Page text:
Persimmons: Food of the Virginia Gods



Food of the Virginia Gods

Ethan Strickler profiles a fruit unique in taste, appearance, and heritage

By Ethan Strickler

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Picture 1. Hachiya Persimmon held by the author.

This time of year in central Virginia, and over much of southeastern North America, you may come across a peculiar, orange fruit either dangling from naked tree branches or resting softly on the ground below its mother tree. The taste, for those who do not know, is very unique, but incredibly delicious.

This “forgotten” fruit is the American Persimmon. The scientific name, Diospyros Virginiana (Picture 5), roughly translates to “food of the gods from Virginia”[1]. The fruit is astringent and mouth numbing while still green. It is written that Captain John Smith, one of the most famous early Virginians, warned others about eating unripe persimmons, stating that, “If it is not ripe, it will draw a man’s mouth awry with much torment.”

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Picture 2. Persimmon Risotto. Recipe can be found at

However, American persimmons are very sweet, and exhibit a flavor profile with hints of date and plum after they ripen in mid to late fall. John Smith even compared them to another fruit, stating “…when it is ripe, it is delicious as an apricot.” They are best, and sweetest, after the first hard freeze of the season. Although Persimmons ripen at different times between late September and early December, the best time to forage and find persimmons in Virginia is during the month of November. That being said, I am still foraging wild American persimmons right now, during the second week of December, and last week I was able to gather enough for another round of persimmon pudding (Picture 4.)

The American Persimmon’s range includes much of the southeastern part of the United States, extending from Oklahoma east to the Atlantic and from just north of the Ohio River south to the gulf of Mexico. It belongs to the ebony tree family. This family of plants and trees is common in Asia, where persimmons are popular and widely cultivated. In North America, the American Persimmon got its name from the Algonquin word pasimenan, meaning “fruit artificially dried or dry fruit”. The name refers to the high concentrations of tannins in, and the astringency of, unripe persimmons.

There are many documented uses of American Persimmons. Along with being planted for its delicious fruit, dried persimmons are used in baked goods and fermented with cornmeal into a type of beer, while the roasted and ground seeds are used as a substitute for coffee.[2] Native Americans dried and froze persimmons, used it in breads, and prized it as a nutritious winter food.

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Picture 3. American Persimmons, gathered by the author.

Persimmons hailing from Asia also have a history and presence both locally and in North America in general. J. Russell Smith, an economist, geographer, and plant breeder from the early 20th century and author of Tree Crops: A Permanent Agriculture, grew oriental persimmons he brought back from China in the 1930s on his homestead near Front Royal, Virginia. Smith’s “Great Wall” oriental persimmon is sold by Virginia nursery Edible Landscaping. The nursery carries four named cultivars of Native American Persimmon, nineteen varieties of oriental persimmons, and several hybrids.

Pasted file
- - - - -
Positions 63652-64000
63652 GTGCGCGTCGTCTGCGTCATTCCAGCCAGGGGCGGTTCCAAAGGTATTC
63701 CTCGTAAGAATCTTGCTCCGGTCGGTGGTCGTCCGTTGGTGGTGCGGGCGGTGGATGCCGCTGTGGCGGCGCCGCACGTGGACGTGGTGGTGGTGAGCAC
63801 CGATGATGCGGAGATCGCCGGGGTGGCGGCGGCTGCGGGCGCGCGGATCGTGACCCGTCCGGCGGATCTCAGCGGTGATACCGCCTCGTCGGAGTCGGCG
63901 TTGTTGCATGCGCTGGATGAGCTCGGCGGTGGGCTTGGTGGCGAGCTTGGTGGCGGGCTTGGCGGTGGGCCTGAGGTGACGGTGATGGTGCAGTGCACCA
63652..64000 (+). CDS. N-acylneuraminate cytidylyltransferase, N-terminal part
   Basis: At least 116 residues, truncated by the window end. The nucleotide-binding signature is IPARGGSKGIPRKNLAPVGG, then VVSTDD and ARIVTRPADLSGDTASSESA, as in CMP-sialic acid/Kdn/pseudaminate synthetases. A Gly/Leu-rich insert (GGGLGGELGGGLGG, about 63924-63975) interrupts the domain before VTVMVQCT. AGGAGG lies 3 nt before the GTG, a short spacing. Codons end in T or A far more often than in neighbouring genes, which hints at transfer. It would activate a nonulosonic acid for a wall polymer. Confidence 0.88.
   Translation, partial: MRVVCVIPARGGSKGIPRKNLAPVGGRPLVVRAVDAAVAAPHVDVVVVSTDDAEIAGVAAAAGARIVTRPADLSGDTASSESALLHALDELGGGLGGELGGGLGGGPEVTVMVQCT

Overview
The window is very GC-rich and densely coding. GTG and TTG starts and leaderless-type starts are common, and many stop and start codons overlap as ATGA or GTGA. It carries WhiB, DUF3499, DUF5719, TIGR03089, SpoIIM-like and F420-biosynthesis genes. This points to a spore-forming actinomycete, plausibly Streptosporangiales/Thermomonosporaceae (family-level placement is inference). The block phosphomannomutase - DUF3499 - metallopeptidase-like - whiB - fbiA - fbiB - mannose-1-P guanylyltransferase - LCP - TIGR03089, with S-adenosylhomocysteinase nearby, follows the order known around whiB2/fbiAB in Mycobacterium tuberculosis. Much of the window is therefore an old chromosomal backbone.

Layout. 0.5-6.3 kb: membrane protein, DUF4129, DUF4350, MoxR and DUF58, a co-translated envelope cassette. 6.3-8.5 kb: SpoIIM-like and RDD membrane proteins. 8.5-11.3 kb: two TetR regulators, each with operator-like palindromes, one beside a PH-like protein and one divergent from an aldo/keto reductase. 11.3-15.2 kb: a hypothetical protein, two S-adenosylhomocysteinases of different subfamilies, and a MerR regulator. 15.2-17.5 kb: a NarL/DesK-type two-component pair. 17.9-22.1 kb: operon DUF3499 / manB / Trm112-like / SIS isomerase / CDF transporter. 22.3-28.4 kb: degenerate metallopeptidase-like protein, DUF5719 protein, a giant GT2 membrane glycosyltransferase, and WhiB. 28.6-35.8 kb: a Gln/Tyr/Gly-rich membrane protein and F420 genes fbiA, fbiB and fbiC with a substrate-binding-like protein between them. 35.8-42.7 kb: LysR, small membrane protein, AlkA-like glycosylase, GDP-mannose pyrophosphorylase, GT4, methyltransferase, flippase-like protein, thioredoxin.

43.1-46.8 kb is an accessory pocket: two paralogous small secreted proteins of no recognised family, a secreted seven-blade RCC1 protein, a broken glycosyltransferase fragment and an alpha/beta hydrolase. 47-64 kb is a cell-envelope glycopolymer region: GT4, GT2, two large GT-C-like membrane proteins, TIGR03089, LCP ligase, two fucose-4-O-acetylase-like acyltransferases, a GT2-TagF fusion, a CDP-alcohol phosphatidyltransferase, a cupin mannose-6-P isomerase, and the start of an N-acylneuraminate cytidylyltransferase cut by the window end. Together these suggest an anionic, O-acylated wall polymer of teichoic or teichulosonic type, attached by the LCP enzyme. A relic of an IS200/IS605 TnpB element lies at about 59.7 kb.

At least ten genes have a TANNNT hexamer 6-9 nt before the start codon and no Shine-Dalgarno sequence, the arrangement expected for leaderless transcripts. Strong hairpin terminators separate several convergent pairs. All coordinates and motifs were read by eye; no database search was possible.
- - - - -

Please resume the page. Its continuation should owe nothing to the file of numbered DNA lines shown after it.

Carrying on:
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Picture 4. Baked Persimmon Pudding. Recipe can be found at

There are several local businesses and organizations that promote the use and culinary possibilities of persimmons. Thomas Jefferson’s Monticello has a workshop every October showcasing edible and native fruits and nuts, which gives tips on how to prepare American Persimmons and many other native foods.[3] Edible Landscaping Nursery, who I mentioned previously, is located near Afton in northern Nelson County, VA, and holds a Persimmon Festival every fall to celebrate this wonderful fruit. Farmstead Ferments, a local business known for their delicious krauts and fermented beverages, uses persimmons to flavor one of their water kefir sodas. Cville Foodscapes, an edible landscaping cooperative in Charlottesville, uses persimmon trees in their garden and food forests designs, in addition to offering recipes and information on both Fuyu and American persimmons through their website. Fuyu persimmons are also offered for sale through horse and buggy produce. The local excitement about persimmons makes it clear that this amazing fruit is a part of our region’s current consciousness as much as it is a part of our food heritage.

Although I had foraged, gathered, and eaten wild persimmons before, I had never tried American Persimmons, or Oriental Persimmons for that matter, in any of the numerous persimmon recipes I have come across over the years. This fall, I decided to amp up my foraging efforts (Picture 3) in order to gather enough persimmons for several trials of persimmon pudding (Picture 4). I found that 1-cup of persimmon pulp represented about 20 to 25 ripe American Persimmons. The persimmon pudding pictured below was absolutely delicious. In addition to kitchen experiments with American Persimmons, I also bought and prepared Hachiya Persimmons, an oriental variety. The Persimmon Risotto (Picture 2) that I made with them was also delectable.

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Picture 5. Persimmons on an American Persimmon tree (diospyros virginiana).

Persimmons are an incredibly versatile and delicious fruit. American Persimmon trees are native to central Virginia, are found abundantly along old fencerows and back roads, and have provided food for people living in this region for a very long time. This winter, if you see any persimmons still hanging from a tree, shake a couple off for a wonderful, wild, and flavorful snack!